II. Standard of Review
“We review ineffective-assistance-of-counsel claims de novo.” State v. Straw, 709 N.W.2d 128, 133 (Iowa 2006). We review nonconstitutional claims of an illegal sentence for correction of errors at law. State v. Seats, 865 N.W.2d 545, 553 (Iowa 2015).
III. Ineffective Assistance—Causation
Hernandez-Mendoza argues his counsel was ineffective for failing to move for judgment of acquittal on the grounds of causation for homicide by vehicle. To show ineffective assistance, he must prove “(1) his trial counsel failed to perform an essential duty, and (2) this failure resulted in prejudice.” Straw, 709 N.W.2d at 133 (citing Strickland v. Washington, 466 U.S. 668, 687–88 (1984)). A motion for judgment of acquittal fails “when, viewing the evidence in the light most favorable to the State and drawing all reasonable inferences in the State’s favor, ‘there is substantial evidence in the record to support a finding of the challenged element.’ ” State v. Williams, 695 N.W.2d 23, 28 (Iowa 2005) (quoting State v. Reynolds, 670 N.W.2d 405, 409 (Iowa 2003)). “Substantial evidence means evidence that ‘could convince a rational fact finder that the defendant is guilty beyond a reasonable doubt.’ ” Id. (quoting Reynolds, 670 N.W.2d at 410).
A person commits homicide by vehicle “when the person unintentionally causes the death of another by operating a motor vehicle while intoxicated.” Iowa Code § 707.6A(1). The State must “prove a causal connection between the defendant’s intoxicated driving and the victim’s death.” State v. Adams, 810 N.W.2d 365, 371 (Iowa 2012). This type of causation is known as “factual causation.” Id. at 372. In typical criminal cases, “the determination of factual causation turns simply on whether ‘the harm would not have occurred absent the [defendant’s] conduct.’ ” Id. (quoting State v. Tribble, 790 N.W.2d 121, 127 (Iowa 2010)). In a prosecution for homicide by vehicle while intoxicated, the factual causation question “asks whether the victim’s death would have occurred in the absence of the defendant’s criminal act—intoxicated driving.” Id. We find substantial evidence clearly supports the jury’s finding of factual causation as described in Adams. See id. Hernandez-Mendoza admitted he drank multiple beers and smoked marijuana before driving the vehicle off the road, through the field, and into the icy river where Y.A. drowned. These admissions provide substantial evidence for the jury to conclude the harm—Y.A.’s death—would not have occurred absent Hernandez-Mendoza’s conduct—his intoxicated driving. The State proved factual causation.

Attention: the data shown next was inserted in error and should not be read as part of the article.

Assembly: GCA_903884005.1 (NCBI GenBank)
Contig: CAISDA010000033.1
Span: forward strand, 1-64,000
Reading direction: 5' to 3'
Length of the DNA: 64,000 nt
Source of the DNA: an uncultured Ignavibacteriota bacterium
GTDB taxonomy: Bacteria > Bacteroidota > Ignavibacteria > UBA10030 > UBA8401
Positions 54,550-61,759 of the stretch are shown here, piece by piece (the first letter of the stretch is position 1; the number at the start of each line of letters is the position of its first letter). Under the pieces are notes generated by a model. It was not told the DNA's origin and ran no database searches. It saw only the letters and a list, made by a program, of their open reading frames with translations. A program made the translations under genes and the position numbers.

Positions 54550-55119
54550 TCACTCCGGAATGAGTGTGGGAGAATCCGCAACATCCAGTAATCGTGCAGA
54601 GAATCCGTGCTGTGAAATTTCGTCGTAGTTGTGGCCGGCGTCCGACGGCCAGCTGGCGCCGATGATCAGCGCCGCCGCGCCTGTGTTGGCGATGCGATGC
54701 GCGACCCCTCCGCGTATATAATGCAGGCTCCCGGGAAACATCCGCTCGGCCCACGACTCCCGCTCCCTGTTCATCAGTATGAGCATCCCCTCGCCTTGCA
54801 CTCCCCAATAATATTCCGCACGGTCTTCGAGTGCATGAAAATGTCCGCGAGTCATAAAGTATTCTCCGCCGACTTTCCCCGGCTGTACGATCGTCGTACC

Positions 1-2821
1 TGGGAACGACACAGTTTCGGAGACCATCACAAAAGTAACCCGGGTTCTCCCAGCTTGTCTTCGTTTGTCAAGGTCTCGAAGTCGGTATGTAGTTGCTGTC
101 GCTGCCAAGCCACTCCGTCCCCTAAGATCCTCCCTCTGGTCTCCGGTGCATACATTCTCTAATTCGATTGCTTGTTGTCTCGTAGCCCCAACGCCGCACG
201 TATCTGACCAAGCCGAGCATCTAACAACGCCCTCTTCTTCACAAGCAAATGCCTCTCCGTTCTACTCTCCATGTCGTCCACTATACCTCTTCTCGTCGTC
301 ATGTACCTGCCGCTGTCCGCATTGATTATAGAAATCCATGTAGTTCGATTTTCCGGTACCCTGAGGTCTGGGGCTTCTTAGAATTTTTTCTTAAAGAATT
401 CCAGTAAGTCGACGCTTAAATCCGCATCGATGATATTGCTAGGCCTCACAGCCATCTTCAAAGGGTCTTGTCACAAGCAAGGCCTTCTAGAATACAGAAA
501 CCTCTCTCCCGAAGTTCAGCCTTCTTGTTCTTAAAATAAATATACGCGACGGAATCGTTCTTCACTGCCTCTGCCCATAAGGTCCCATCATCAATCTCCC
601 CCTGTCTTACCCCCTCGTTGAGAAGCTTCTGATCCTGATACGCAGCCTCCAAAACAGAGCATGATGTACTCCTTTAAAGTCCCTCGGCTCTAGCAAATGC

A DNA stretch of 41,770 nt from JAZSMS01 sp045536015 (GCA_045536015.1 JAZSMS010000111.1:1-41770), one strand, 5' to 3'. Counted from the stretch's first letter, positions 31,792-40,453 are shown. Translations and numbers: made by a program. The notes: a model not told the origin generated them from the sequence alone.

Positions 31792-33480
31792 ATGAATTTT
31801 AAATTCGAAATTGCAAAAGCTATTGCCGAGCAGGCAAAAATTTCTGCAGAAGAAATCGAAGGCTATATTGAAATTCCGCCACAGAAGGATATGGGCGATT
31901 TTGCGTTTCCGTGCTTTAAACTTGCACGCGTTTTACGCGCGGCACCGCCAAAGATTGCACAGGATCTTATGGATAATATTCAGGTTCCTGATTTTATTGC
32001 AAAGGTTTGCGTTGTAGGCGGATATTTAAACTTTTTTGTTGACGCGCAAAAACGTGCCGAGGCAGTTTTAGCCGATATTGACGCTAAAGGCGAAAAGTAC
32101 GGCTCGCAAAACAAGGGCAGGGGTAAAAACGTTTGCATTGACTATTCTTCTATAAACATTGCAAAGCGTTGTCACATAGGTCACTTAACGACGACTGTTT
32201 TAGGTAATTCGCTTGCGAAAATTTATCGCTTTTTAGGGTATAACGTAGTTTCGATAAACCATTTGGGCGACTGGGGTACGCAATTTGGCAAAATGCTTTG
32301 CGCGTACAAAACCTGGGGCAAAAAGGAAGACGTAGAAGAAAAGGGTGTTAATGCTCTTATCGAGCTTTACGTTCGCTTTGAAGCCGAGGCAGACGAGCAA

Hernandez-Mendoza more specifically asserts his counsel was ineffective for failing to challenge legal or proximate cause, which is the “scope of liability” of his conduct. Under this standard, the defendant’s “liability is limited to those physical harms that result from the risks that made the actor’s conduct” criminal, which confines the scope of liability “to the reasons for holding the actor liable in the first place.” Thompson v. Kaczinski, 774 N.W.2d 829, 838 (Iowa 2009) (quoting Restatement (Third) of Torts: Liab. for Physical Harm § 29 (Am. Law Inst. Proposed Final Draft No. 1, 2005)); see also State v. Hubka, 480 N.W.2d 867, 869 (Iowa 1992) (“[T]he definition of ‘proximate cause’ in criminal cases is identical to its definition in civil cases.”).